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Articles 1 - 5 of 5

Full-Text Articles in History

Becoming Belafonte: Black Artist, Public Radical, Judith Smith Aug 2014

Becoming Belafonte: Black Artist, Public Radical, Judith Smith

Judith E. Smith

A son of poor Jamaican immigrants who grew up in Depression-era Harlem, Harry Belafonte became the first black performer to gain artistic control over the representation of African Americans in commercial television and film. Forging connections with an astonishing array of consequential players on the American scene in the decades following World War II—from Paul Robeson to Ed Sullivan, John Kennedy to Stokely Carmichael—Belafonte established his place in American culture as a hugely popular singer, matinee idol, internationalist, and champion of civil rights, black pride, and black power.

In Becoming Belafonte, Judith E. Smith presents the first full-length ...


The Men Behind The March: Randolph And Rustin Together Again, Cynthia Taylor Aug 2013

The Men Behind The March: Randolph And Rustin Together Again, Cynthia Taylor

Cynthia Taylor

Through the media attention on this anniversary, it has been gratifying to once again see the cover of Life magazine (September 6, 1963) with Randolph and Rustin standing in front of the Lincoln Memorial. At the time of the March, most Americans had viewed these two men as the real stars of the occasion. The 1963 March for Jobs and Freedom was actually the realization of their long-time “dream” to have a dramatic and peaceful demonstration that emphasized the need of all black Americans for economic opportunities and jobs, as well as the more elusive ideal of freedom.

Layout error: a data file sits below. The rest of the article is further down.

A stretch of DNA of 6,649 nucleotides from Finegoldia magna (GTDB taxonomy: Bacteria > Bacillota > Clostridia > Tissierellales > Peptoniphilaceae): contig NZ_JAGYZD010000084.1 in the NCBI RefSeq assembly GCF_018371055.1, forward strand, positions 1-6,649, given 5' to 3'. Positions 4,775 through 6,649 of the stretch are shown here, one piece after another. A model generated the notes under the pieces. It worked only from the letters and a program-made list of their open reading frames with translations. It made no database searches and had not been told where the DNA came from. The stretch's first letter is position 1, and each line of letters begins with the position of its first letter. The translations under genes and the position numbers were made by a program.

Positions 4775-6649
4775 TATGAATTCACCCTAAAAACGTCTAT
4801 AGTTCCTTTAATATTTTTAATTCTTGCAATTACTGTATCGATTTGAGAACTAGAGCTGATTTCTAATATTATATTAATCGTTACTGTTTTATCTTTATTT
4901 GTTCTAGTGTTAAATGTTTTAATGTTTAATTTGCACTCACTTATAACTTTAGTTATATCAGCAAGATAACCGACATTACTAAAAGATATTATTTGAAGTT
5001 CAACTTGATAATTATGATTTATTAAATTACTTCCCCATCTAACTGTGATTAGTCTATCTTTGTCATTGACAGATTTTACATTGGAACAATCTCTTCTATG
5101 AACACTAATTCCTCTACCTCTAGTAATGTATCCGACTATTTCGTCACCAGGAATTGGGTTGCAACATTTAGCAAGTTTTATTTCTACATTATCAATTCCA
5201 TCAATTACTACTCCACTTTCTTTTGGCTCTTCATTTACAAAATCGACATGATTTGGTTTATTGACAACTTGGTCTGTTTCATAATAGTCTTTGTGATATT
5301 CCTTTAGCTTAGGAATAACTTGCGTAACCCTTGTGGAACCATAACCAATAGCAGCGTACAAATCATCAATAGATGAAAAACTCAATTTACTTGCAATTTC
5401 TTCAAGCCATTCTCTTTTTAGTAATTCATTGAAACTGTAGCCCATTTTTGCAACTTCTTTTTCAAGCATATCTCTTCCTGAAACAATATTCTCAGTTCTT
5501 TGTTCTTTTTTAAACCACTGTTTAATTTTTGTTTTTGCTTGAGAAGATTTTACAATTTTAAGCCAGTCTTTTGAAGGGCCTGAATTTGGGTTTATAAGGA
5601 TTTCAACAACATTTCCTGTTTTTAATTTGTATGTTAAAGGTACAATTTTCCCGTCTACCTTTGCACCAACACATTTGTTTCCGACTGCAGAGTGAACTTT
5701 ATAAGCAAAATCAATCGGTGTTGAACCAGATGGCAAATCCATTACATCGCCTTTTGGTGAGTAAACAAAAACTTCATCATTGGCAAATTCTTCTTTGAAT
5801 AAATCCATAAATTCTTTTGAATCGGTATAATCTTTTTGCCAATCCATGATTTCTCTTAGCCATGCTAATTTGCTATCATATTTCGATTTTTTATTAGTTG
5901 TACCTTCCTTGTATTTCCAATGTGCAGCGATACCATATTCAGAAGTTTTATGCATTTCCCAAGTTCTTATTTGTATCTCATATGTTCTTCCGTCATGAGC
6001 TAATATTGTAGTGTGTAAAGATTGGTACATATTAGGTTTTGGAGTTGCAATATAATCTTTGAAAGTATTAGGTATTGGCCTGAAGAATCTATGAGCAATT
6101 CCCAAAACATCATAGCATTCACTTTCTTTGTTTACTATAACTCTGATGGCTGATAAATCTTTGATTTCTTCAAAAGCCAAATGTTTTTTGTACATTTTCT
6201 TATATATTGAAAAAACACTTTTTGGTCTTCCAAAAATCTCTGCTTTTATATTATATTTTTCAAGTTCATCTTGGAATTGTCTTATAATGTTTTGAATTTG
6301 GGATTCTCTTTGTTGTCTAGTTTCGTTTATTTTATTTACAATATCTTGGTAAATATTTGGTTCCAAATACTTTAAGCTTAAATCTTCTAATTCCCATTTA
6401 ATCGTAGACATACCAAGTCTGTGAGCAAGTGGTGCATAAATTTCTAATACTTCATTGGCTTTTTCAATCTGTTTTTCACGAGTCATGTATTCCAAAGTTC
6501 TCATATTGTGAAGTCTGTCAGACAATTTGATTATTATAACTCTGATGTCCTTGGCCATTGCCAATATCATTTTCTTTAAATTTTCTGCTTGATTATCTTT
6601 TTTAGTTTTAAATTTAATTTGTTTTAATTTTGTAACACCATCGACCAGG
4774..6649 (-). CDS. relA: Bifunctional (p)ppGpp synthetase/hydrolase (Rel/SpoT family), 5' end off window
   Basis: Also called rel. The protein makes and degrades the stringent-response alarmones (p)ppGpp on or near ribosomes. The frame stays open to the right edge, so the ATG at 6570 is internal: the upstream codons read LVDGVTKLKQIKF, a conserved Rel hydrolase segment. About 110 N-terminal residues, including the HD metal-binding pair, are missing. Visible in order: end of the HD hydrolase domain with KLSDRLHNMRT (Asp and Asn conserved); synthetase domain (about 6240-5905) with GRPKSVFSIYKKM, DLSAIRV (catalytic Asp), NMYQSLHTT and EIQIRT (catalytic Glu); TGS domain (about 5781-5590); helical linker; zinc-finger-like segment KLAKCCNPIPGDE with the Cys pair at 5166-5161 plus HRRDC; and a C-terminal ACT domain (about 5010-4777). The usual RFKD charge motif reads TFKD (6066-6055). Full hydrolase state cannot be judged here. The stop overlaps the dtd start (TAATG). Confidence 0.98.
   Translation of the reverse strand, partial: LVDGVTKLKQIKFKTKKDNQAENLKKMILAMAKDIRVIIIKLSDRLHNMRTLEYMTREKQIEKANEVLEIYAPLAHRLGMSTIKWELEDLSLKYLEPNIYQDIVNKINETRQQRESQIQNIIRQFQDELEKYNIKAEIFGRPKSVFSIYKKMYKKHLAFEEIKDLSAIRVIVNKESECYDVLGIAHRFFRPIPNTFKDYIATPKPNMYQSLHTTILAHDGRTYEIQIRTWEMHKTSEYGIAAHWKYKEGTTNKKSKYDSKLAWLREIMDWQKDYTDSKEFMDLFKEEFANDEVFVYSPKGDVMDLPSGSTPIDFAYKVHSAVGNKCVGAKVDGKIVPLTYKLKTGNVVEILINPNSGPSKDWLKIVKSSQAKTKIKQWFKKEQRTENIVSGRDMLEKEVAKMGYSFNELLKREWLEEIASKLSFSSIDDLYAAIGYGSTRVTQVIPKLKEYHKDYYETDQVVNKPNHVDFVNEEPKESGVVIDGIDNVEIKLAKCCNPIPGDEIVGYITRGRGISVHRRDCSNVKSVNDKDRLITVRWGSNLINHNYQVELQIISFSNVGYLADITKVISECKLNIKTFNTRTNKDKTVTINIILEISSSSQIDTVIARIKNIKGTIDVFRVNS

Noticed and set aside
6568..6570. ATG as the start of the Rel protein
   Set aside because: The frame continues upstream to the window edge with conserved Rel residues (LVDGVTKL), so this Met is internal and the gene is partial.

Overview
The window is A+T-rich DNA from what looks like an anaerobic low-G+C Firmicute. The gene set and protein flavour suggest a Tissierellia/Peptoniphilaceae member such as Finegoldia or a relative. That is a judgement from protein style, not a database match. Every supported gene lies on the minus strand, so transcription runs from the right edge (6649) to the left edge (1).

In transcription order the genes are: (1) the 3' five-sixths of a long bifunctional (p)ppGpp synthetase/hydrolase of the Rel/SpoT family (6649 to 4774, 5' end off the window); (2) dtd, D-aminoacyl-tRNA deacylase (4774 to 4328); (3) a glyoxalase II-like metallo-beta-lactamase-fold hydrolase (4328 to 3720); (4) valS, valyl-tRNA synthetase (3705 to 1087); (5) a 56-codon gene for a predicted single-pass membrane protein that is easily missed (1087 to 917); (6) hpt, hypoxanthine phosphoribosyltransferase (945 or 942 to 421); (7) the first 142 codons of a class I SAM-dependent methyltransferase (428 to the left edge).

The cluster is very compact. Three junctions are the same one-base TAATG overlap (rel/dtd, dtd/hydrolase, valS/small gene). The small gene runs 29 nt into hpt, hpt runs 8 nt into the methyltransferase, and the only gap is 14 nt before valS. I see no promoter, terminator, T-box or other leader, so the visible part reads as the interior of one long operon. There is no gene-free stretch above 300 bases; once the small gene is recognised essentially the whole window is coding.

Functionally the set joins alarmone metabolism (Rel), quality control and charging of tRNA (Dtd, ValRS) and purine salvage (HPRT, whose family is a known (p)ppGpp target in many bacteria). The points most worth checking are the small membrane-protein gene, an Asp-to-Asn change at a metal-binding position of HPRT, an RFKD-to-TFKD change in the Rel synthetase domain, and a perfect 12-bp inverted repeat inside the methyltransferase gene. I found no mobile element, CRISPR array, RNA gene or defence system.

Making Sure We Are True To Our Founders: The Association Of The Bar Of The City Of New York, 1970-95, Jeffrey Morris Jun 2013

Making Sure We Are True To Our Founders: The Association Of The Bar Of The City Of New York, 1970-95, Jeffrey Morris

Jeffrey B. Morris

No abstract provided.


Two Tales Of A City: Nineteenth-Century Black Philadelphia, Nick Salvatore Aug 2012

Two Tales Of A City: Nineteenth-Century Black Philadelphia, Nick Salvatore

Nick Salvatore

[Excerpt] In the tension between Forging Freedom and Roots of Violence certain themes present themselves for further research and thought. Neither volume successfully analyzes the historical roots of the African-American class structure. This is especially evident in each book's treatment of the black middling orders. While neither defines the category with clarity, their basic assumption that small shopkeepers and regularly employed workers were critical to the community's ability to withstand some of the worst shocks of racism is important. The clash between these books also raises questions concerning the role of pre-industrial cultural values in the transition to ...


"A Bridge To One America: The Civil Rights Performance Of The Clinton Administration" And "Bill Clinton And Black America", Bill Sleeman Dec 2002

"A Bridge To One America: The Civil Rights Performance Of The Clinton Administration" And "Bill Clinton And Black America", Bill Sleeman

Bill Sleeman

No abstract provided.